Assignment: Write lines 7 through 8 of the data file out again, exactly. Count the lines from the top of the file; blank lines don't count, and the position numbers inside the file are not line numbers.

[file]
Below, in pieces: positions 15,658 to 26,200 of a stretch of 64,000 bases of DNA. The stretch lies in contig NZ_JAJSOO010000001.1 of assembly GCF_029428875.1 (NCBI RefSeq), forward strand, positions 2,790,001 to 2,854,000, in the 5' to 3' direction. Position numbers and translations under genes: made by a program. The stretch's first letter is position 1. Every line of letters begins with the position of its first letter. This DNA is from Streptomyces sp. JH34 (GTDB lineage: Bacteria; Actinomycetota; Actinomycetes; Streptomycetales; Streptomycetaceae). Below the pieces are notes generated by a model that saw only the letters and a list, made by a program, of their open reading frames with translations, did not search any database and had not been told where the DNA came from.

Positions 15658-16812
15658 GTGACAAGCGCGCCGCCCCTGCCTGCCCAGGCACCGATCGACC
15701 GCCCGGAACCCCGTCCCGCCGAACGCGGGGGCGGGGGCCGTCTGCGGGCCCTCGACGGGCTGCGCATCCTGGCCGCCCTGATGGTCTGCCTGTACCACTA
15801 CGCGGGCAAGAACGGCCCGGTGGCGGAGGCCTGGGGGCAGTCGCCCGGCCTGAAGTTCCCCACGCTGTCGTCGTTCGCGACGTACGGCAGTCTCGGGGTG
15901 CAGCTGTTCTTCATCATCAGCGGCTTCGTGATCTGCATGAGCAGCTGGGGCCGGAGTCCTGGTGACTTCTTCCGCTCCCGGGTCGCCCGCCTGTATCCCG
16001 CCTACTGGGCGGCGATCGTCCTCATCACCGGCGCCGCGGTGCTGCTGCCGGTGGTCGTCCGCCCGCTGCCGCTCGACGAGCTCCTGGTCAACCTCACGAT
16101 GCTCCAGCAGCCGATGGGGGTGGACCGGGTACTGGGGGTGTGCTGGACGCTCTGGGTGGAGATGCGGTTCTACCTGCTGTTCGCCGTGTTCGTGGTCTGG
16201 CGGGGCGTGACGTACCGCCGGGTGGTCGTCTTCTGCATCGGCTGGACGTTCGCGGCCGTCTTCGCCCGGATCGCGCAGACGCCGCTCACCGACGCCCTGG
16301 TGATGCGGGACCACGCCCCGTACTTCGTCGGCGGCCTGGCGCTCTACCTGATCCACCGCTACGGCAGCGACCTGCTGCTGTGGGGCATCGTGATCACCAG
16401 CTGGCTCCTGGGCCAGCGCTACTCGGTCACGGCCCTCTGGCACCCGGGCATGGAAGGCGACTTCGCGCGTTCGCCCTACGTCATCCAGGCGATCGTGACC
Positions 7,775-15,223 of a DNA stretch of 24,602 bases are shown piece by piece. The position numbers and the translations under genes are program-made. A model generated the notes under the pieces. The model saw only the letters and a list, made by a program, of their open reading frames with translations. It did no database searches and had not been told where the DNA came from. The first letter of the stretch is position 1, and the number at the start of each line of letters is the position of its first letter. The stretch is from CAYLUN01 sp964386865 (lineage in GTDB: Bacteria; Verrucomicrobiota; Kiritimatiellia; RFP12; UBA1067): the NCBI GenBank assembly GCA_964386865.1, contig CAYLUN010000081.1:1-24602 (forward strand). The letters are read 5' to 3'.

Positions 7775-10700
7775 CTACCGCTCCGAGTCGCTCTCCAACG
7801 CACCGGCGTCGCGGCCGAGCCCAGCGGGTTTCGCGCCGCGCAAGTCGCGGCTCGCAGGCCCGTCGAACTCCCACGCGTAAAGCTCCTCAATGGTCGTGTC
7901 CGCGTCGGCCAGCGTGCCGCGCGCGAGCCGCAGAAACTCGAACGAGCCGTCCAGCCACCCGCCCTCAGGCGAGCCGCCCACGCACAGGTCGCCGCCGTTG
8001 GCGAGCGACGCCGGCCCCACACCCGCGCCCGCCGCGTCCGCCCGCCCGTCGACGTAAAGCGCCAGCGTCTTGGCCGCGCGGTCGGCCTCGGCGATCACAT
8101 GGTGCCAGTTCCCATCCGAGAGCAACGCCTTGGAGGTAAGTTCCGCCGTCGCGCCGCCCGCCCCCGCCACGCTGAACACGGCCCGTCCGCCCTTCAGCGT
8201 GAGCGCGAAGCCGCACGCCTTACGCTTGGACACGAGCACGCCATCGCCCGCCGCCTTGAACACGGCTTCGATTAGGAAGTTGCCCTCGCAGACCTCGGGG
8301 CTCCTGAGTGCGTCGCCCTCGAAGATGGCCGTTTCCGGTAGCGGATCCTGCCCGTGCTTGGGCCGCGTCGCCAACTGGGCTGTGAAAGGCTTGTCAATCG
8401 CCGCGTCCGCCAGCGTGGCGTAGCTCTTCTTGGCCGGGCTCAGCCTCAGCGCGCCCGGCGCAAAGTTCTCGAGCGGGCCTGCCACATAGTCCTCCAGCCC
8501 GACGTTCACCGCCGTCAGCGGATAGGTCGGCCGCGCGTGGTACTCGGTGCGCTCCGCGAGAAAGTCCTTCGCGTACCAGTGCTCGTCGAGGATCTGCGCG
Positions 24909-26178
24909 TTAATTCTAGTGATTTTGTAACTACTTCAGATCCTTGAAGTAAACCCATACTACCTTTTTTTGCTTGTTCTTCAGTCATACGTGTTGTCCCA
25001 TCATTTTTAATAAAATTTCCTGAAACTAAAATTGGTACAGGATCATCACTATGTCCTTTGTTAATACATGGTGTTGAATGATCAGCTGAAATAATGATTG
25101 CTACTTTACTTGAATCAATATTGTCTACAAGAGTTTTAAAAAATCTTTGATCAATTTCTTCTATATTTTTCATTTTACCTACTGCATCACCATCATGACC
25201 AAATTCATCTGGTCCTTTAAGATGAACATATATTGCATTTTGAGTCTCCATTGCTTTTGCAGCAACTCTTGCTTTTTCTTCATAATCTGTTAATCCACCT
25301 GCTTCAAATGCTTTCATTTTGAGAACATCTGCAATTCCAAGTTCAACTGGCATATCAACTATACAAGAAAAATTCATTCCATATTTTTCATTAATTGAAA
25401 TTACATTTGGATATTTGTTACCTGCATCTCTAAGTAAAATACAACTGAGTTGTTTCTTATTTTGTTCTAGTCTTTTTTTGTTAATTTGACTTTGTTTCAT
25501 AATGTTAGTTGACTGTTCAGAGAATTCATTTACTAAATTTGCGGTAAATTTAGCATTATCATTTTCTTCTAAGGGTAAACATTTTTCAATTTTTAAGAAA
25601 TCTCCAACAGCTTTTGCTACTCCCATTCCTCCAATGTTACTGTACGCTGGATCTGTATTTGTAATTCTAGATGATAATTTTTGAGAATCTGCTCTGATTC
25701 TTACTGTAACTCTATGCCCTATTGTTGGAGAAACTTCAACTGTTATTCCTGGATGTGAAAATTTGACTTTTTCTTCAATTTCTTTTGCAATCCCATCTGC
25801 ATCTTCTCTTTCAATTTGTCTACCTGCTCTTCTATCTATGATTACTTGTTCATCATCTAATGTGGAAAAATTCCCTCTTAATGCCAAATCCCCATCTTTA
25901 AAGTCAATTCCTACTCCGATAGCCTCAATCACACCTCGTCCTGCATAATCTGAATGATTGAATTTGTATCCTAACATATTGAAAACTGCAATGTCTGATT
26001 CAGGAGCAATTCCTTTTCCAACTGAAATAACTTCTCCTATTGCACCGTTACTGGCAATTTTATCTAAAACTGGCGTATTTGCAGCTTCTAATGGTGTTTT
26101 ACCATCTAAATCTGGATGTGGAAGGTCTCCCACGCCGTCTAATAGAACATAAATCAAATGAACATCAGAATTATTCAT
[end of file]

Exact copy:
16001 CCTACTGGGCGGCGATCGTCCTCATCACCGGCGCCGCGGTGCTGCTGCCGGTGGTCGTCCGCCCGCTGCCGCTCGACGAGCTCCTGGTCAACCTCACGAT
16101 GCTCCAGCAGCCGATGGGGGTGGACCGGGTACTGGGGGTGTGCTGGACGCTCTGGGTGGAGATGCGGTTCTACCTGCTGTTCGCCGTGTTCGTGGTCTGG